“And you’d have done it to my face how, exactly? You know what you are.... always avoiding trouble. Like this whole Nicola thing; we just slipped into a habit of ignoring her, so she felt you and she were no longer friends, but as soon as I was out of the picture, you just expected her to take up where you’d left off.”
“Which she did....”
“Then more fool her, and so I shall tell her if I ever go home again.”
“But that’s really what I wanted to apologise for. I seem to have blundered so that you can’t go home now.”
“No, my choices were entirely my own. Yes, I was upset when we broke up, and because of that I made some really bad choices, and then I had a nervous breakdown, but I can’t blame you for any of that. At that, if I hadn’t been upset over a school friend’s being away all term, I wouldn’t have phoned you so often, and none of this would ever have happened. And you wouldn’t have been expelled.”
“I would, you know! The school knew I really wasn’t a good fit with them, and would have got rid of me after O Levels anyway. So I ended up at Broomhill, and on balance that was a Good Thing, I think.”
“You’re enjoying it, then?”
“I don’t know that enjoying is exactly the right word; but it’s definitely bearable, and I do rather like boarding, I must say. Everything done at exactly the same time each day, and a place for everything, and everything in its place. Not always easy, but it’s structured, and I find I like that.
“What about you, though. Are you enjoying your new life?”
“Loving it,” said Ginty, and that was so obviously true that Patrick was conscious of a deep sense of relief. He may or may not have been partly responsible for Ginty’s banishment from home and family, but if she was happy, that made all the difference.
“But don’t you miss Trennels and the family?”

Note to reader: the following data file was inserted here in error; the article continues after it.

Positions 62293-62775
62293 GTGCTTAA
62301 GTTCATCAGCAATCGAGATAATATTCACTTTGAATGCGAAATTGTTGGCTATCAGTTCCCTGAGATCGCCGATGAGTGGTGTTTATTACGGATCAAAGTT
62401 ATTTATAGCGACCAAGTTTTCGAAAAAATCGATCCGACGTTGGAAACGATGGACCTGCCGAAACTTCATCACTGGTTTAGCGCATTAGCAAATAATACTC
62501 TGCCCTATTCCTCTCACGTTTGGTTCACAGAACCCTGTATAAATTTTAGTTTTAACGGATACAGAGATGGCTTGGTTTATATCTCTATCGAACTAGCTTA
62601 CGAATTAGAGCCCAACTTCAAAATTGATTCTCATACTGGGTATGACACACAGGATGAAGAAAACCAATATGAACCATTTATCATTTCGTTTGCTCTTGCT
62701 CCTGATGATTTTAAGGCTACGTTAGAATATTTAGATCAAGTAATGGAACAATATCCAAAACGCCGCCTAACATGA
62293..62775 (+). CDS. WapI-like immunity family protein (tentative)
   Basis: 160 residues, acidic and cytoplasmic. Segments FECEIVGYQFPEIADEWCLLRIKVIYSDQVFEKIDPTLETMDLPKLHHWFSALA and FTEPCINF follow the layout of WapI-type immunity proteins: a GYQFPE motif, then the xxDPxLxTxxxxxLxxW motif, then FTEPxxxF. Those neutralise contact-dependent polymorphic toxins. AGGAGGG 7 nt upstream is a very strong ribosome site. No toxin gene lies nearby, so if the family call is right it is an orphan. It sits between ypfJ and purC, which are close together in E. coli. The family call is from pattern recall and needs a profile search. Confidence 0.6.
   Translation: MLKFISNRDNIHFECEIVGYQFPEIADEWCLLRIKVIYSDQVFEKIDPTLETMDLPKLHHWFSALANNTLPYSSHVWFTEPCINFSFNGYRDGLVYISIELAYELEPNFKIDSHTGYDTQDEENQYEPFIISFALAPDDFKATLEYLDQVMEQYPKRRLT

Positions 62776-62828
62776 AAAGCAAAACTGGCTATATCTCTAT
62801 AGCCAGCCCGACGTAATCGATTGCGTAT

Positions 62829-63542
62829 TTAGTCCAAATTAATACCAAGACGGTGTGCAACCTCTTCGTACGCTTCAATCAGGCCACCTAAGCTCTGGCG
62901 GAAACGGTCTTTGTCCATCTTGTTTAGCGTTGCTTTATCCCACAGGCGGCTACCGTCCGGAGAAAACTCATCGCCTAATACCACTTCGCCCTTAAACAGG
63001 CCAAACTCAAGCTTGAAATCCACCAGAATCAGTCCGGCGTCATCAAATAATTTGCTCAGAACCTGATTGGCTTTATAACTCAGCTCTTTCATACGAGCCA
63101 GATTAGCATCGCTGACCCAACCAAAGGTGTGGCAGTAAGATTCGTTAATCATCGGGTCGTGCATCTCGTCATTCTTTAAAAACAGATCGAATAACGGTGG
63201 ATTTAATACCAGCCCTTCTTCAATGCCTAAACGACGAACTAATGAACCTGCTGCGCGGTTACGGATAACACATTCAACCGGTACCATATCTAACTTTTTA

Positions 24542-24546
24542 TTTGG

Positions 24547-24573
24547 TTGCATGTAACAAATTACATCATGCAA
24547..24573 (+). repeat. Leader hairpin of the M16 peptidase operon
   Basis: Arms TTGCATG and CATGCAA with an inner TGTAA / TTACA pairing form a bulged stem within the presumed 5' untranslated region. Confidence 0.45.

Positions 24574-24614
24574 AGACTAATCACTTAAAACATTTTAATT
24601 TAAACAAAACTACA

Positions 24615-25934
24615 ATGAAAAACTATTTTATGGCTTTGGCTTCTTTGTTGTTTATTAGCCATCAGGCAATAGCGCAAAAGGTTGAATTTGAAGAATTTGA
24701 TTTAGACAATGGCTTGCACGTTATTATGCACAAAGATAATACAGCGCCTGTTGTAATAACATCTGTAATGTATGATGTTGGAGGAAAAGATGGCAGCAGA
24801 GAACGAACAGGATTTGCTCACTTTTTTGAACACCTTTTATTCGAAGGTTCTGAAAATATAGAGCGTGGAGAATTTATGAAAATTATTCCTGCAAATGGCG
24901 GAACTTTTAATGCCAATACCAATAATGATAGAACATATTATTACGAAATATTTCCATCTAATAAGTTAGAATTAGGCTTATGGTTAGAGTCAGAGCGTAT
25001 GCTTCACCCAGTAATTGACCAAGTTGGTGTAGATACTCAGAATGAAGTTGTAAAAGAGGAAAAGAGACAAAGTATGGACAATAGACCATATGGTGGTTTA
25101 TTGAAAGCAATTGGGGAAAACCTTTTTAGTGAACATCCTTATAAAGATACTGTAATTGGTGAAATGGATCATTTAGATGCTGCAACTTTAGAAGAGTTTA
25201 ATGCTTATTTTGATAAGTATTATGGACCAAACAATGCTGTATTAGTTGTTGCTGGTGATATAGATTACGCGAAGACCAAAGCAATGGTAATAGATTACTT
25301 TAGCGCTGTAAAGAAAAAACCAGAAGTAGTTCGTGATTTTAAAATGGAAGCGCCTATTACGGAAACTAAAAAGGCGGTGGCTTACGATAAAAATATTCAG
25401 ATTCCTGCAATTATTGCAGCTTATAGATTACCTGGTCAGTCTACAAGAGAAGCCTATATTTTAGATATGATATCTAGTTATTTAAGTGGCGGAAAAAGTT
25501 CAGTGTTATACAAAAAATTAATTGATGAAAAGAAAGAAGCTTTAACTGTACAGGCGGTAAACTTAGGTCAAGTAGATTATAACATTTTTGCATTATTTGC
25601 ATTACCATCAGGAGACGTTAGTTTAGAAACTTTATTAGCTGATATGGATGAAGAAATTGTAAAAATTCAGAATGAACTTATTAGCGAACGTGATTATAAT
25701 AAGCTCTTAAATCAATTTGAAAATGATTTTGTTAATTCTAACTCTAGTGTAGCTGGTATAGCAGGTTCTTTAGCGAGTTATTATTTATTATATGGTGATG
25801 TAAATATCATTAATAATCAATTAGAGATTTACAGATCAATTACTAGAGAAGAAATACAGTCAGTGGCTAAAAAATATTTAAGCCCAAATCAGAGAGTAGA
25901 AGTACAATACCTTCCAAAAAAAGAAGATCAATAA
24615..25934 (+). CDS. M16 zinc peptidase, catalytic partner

“Not really. Ann writes every week, and she’s coming out to stay with me for a fortnight in the summer. Mum writes sometimes, and I expect I could go home if I wanted, but I don’t want. I gather there was such a massive row over Peter’s deciding to leave the Navy and do his A levels at Colebridge Grammar that my misdemeanours were rather forgotten about!”
“Seems odd that your family minded so much about Peter; it’s not as if he was the eldest son.”
“Which I think is part of the problem. If he wants to farm, where is he going to do it? Giles is the heir, and when he retires from the Navy he’ll probably want to take over at Trennels. Oh well, it’s not my problem, and frankly, my dear, I don’t give a damn!”
Patrick was slightly shocked. Part of him had always known that Ginty was selfish, but this attitude seemed especially callous. He couldn’t resist a slightly spiteful dig: “So what about your education? Are you ever going to get any qualifications?”
“Not academic, I don’t think,” said Ginty, unfazed. “I’m training for my Assistant Instructorship – British Horse Society; everybody has that if they want to do anything with horses. It’s really hard work, though, but lots of practical stuff. Talking of which, I’d better be getting back; it won’t do to be late for the afternoon session.”
Patrick rose. “I’m glad we were able to talk. I’m also glad that what seemed like disaster at the time has turned out for the best for both of us. Good luck, in whatever you do.”
“You too,” said Ginty, and gave him a quick, horse-smelling hug before turning to open the door of the café. As she crossed the car park, his last sight of her was when she turned and gave him a small wave as she got into a rickety Mini and drove away.